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Stamp from the Black Heritage series honoring Robert Robinson Taylor is to be issued by USPS

Stamp from the Black Heritage series honoring Robert Robinson Taylor is to be issued by USPS
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StampNews.com would like to inform that USA Postal Service is to release a special stamp from the Black Heritage series honoring architect and educator Robert Robinson Taylor (1868-1942). This stamp features a photograph of Taylor taken circa 1890, when he was around 22 years old and a student at MIT. The issue is to be released and put into circulation on the 12th of February.

For more than three decades, Taylor supervised the design and construction of the Tuskegee Institute in Alabama while also overseeing the school's programs in industrial education and the building trades. He is believed to have been both the first black graduate of the Massachusetts Institute of Technology (MIT) and the country's first academically trained black architect. Through his calm leadership and quiet dignity, he earned the admiration of colleagues and students alike while expanding opportunities for African Americans in fields that had largely been closed to them.

In 1892, after graduating from MIT, this young man from Wilmington, North Carolina, accepted an offer from educator and activist Booker T. Washington to teach at the Tuskegee Institute in Alabama, where he soon set about shaping the appearance of the burgeoning school. Over the course of nearly 40 years, Taylor designed dozens of essential buildings, including libraries, dormitories, lecture halls, industrial workshops, and a handsome chapel, transforming a makeshift campus on an abandoned plantation into a confident, state-of-the-art institution.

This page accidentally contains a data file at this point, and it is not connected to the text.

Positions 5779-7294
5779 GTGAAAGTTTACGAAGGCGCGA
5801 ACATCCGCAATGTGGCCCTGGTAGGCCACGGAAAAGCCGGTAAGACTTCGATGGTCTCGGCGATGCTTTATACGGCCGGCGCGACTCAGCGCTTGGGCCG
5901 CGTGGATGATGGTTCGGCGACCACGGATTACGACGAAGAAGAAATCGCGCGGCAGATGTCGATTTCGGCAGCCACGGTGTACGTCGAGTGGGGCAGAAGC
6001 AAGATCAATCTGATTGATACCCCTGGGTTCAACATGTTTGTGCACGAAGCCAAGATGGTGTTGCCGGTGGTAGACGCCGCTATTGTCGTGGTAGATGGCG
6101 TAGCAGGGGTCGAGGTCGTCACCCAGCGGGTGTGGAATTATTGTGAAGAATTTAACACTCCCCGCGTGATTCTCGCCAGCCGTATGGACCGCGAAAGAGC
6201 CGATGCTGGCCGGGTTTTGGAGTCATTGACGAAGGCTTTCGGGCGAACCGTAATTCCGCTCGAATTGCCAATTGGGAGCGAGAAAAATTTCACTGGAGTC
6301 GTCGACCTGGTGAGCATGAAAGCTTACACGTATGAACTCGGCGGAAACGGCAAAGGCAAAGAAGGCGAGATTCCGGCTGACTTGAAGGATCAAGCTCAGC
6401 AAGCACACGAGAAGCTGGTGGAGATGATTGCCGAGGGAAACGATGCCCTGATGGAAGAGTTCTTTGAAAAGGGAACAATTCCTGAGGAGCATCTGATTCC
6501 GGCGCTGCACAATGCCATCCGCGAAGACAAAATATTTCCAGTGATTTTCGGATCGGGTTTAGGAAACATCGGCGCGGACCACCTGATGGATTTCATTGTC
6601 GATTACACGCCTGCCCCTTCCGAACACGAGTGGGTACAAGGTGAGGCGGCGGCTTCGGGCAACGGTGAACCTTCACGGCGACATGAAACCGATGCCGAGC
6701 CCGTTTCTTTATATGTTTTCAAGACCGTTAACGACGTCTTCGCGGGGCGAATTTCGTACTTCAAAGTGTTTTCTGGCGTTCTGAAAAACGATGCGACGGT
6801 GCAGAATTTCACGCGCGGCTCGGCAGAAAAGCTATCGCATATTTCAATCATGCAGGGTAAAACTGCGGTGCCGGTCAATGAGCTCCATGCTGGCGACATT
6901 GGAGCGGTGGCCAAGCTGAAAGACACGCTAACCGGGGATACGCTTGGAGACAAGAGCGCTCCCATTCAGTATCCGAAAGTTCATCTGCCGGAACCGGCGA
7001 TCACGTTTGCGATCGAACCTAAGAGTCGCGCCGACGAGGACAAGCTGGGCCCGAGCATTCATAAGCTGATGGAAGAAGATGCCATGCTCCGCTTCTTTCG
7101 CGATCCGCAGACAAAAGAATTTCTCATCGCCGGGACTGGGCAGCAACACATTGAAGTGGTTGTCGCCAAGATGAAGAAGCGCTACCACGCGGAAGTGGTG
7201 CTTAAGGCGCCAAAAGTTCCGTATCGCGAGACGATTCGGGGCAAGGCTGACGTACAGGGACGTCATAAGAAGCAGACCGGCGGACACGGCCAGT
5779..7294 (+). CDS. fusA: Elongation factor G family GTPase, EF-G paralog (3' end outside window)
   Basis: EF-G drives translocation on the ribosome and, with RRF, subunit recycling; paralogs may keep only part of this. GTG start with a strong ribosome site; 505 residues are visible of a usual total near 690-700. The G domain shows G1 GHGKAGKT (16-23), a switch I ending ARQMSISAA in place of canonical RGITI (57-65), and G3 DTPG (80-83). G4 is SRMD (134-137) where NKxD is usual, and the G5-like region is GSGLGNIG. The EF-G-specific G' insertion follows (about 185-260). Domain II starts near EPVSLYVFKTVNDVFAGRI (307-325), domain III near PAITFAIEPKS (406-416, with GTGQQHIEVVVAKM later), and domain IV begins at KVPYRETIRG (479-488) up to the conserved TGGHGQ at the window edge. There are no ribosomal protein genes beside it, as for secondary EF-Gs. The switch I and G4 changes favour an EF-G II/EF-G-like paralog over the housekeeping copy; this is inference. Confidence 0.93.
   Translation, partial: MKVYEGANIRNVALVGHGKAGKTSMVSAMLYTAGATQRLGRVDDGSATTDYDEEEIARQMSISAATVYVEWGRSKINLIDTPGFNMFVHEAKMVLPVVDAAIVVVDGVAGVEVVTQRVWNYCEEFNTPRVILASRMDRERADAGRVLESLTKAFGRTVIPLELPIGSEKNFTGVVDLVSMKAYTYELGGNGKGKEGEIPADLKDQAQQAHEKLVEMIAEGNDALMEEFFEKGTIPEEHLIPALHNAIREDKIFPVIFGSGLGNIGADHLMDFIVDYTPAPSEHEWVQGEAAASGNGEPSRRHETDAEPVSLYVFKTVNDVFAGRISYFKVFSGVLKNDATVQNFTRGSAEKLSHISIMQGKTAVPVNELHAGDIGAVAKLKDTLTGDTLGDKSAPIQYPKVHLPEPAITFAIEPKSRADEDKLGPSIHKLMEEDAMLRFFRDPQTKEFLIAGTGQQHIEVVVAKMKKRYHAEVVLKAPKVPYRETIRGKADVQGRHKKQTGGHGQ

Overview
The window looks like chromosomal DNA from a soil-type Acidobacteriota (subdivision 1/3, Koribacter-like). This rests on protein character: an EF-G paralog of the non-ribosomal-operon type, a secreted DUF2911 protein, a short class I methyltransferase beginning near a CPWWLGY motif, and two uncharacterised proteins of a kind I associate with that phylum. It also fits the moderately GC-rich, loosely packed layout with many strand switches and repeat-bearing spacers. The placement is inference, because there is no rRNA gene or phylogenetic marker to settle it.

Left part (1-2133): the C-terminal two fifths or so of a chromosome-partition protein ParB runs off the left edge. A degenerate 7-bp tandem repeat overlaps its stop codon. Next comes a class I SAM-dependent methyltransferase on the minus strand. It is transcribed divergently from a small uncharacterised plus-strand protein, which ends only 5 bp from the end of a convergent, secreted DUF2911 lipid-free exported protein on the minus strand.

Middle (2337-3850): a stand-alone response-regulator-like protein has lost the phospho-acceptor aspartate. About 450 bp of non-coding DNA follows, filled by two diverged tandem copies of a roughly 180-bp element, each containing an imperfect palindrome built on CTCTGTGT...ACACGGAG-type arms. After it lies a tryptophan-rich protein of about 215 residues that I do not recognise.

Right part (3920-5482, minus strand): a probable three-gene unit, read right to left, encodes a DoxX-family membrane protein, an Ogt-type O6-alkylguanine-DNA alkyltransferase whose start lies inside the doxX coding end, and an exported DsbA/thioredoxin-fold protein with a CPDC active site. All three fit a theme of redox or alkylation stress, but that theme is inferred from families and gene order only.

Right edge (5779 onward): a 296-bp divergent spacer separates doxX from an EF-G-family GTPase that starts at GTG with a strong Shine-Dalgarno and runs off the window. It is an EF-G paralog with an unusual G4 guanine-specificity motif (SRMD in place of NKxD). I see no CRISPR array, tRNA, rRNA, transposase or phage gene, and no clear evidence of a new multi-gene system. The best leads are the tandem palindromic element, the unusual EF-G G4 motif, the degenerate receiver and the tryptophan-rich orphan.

Taylor's work as a teacher and administrator was equally vital to the Tuskegee mission. While overseeing programs to train skilled artisans, he also established a curriculum with a certificate to help graduates enter collegiate architecture programs or earn entry-level positions at firms. His work furthered Booker T. Washington’s dream of fostering not just African-American builders and carpenters, but architects who could plan the buildings as well.

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